Times Cryptic No 28680 – Saturday, 12 August 2023. Don’t put your wife in the prison, Mr Worthington!

Generally I don’t like cross-references to other clues, but the word play in 15ac was nice enough to make up for that. I liked the literal definition at 21ac too. Thanks to the setter for a very enjoyable puzzle. How did you all get on?

Note for newcomers: The Times offers prizes for Saturday Cryptic Crosswords. This blog is for last week’s puzzle, posted after the competition closes. So, please don’t comment here on this week’s Saturday Cryptic.

Definitions are underlined. (ABC)* means anagram of ABC. Italics mark anagram indicators in the clues, and ‘assembly instructions’ in the explanations. {Curly brackets} mark omitted letters.

1 Wife, imprisoned, absorbing English chiller (4,6)
WINE COOLERW=wife + IN COOLER=in prison, absorbing E=English.
6 Design information a little bit brief (4)
SPECSPEC{K}=a little bit, brief.
10 With trouble, hauls item on board a ship (7)
LUGSAIL – LUGS=hauls + AIL=to trouble.
11 Tories unfortunately meeting resistance in party (7)
ROISTER – R=electrical symbol for resistance + (TORIES)*.
12 New tech promo, one not carrying a lot of weight (9)
ECTOMORPH – (TECH PROMO)*. I can never remember which are the endomorphs and which are the ectomorphs.
13 Show article? Keep reading around it (5)
PANTO – AN=a grammatical article, with P.T.O.=keep reading, around it.
14 Where you might read notes for personnel (5)
STAFF – two definitions: musical, or organisational.
15 24 down work after chief lets one go (9)
MANOEUVRE – OEUVRE=(artistic) work, after MA{I}Nletting I=one go.
17 Hide unfinished design on copper vessel (9)
DISSEMBLE – D.I.=copper (policeman) + S.S.=vessel (steam ship) + EMBLE{M}=design, unfinished. (Long complicated assembly clue!)
20 Free of hesitation, fantastic learner of the organ (5)
RENAL – (LEARN)*. It’s an anagram of LEARN{ER} free of  ER=hesitation.
21 Posterior part of human, possibly seat? (5)
NATES – N=posterior part of {HUMA}N + (SEAT)*. An &lit. definition. Very nicely done, setter!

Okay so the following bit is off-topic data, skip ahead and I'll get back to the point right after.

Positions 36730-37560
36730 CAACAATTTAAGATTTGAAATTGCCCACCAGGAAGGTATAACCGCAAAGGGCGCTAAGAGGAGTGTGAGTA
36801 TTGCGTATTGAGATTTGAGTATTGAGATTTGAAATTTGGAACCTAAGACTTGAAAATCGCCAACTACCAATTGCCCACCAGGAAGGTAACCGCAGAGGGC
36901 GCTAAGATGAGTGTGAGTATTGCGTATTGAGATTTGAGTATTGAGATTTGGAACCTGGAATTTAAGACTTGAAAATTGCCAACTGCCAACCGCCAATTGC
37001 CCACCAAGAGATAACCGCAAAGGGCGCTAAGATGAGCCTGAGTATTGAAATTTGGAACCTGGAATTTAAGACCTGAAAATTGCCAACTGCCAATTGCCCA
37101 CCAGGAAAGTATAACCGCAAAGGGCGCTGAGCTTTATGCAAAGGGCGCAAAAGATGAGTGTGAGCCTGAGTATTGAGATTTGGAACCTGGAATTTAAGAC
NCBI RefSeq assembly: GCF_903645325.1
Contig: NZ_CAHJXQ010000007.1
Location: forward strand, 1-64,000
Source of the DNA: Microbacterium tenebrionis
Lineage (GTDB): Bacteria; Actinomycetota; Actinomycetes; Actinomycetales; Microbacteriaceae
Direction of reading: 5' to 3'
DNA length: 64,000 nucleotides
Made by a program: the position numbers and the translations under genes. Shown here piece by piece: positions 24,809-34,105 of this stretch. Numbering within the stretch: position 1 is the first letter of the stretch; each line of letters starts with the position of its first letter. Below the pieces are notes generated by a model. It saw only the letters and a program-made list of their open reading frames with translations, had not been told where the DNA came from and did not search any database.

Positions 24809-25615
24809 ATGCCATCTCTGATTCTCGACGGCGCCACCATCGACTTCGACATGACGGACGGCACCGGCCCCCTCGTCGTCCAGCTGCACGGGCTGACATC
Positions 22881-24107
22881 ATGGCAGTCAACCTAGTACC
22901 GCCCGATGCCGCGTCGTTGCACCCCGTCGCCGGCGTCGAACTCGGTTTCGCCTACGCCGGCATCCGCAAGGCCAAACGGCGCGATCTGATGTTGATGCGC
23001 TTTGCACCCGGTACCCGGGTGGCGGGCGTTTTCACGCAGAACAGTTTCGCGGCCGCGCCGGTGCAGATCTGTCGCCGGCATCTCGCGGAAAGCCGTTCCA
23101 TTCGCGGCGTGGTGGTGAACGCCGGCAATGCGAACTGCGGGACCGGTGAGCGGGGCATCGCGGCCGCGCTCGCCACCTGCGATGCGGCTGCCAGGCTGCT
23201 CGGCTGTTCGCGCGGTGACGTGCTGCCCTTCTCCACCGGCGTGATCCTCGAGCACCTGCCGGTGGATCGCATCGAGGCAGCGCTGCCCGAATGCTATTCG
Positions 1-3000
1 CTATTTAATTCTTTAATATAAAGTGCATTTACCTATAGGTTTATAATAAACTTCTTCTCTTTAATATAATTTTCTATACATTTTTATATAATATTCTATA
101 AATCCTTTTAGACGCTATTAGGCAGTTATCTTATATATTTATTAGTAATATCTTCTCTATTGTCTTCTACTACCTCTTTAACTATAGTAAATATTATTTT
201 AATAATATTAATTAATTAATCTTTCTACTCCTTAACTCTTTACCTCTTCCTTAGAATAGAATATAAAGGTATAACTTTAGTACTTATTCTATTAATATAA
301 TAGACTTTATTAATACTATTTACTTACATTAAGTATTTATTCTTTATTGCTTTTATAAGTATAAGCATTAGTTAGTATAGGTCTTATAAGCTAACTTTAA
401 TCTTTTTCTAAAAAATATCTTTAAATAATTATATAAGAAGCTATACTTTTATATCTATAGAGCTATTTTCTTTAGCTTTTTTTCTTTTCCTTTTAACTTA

23 Jack stopped working, collaring e.g. Tom for what Edward did (9)
ABDICATED – AB=jack (sailor) + DIED=stopped working, collaring CAT=e.g. tom.
25 Spirit, as in Bible, with appealing quality (7)
AQUAVIT – QUA=as, in AV=Bible, with IT=appealing quality.
26 Hand in reference work that’s neglected (7)
OMITTED – MITT=hand, in O.E.D.=reference work (Oxford English Dictionary).
27 Picked up yellow tie (4)
YOKE – sounds like (picked up) YOLK=yellow.
28 Laying off flipping idiot during time off (10)
ABSTINENCE – TIN=NIT (idiot), flippingduring ABSENCE=time off.
1 Savage pekinese’s tail giving a wag (5)
WILDE – WILD=savage + tail of  {pekines}E. Oscar Wilde, I presume.
2 Spooner’s bird of prey sleeps and drinks (9)
NIGHTCAPS – KITE NAPS, given the Spooner treatment.
3 Catholic initially rude about wound getting extreme unction? (5,9)
CHARM OFFENSIVE – C{atholic}, initiallyOFFENSIVE=rude, about  HARM=wound.
4 Container from India with antique, funny covering (3,4)
OIL DRUM – I=India, in the phonetic alphabet with covering of OLD=antique + RUM=funny.
5 Clay to win boxing extremely tough European (7)
EARTHEN – EARN=to win, boxing T{oug}HE=European.
7 Reason waiter might be unhappy, spinning metal spike (5)
PITON“NO TIP” spinning.
8 Small hole in kind of pink material (9)
9 None too bright Republican splitting party in half? (6,8)
SIMPLE FRACTION – SIMPLE=not too bright + R=Republican splitting  FACTION=party.
14 Often sitting PM’s hosted by celebrity Yankee (9)
SEDENTARY – EDEN hosted by STAR + Y=Yankee, in the phonetic alphabet.
16 Vetting odd article in Le Figaro? You’ll have a hand in this (5-2-2)
VINGT-ET-UN – (VETTING)* + UN=French (grammatical) article.
18 One seen in parties or bar, but sloshed around noon (4,3)
BRAN TUB – (BAR BUT)* around N=noon.
19 Final Deutschmark in French and East German banks (7)
ENDMOST – DM=Deutschmark banked by EN = “in” in French + OST = “east” in German.
22 Part of e.g. Holly’s swimwear, but not all of it (5)
24 Avoid meeting magistrate around 1st of December (5)
DODGE – DOGE=magistrate, around D.

30 comments on “Times Cryptic No 28680 – Saturday, 12 August 2023. Don’t put your wife in the prison, Mr Worthington!”

  1. 45 minutes, so not as easy as some recent Saturday puzzles. I didn’t have any queries other than needing to look up CORPOREAL to understand the required meaning of ‘material’ in the clue

  2. 79m 05s I tried to ‘rush’ through this before the Australia v France game but failed….I managed to finish it off fairly quickly after the match.
    Some points…
    14ac started with SCORE because of the musical connection.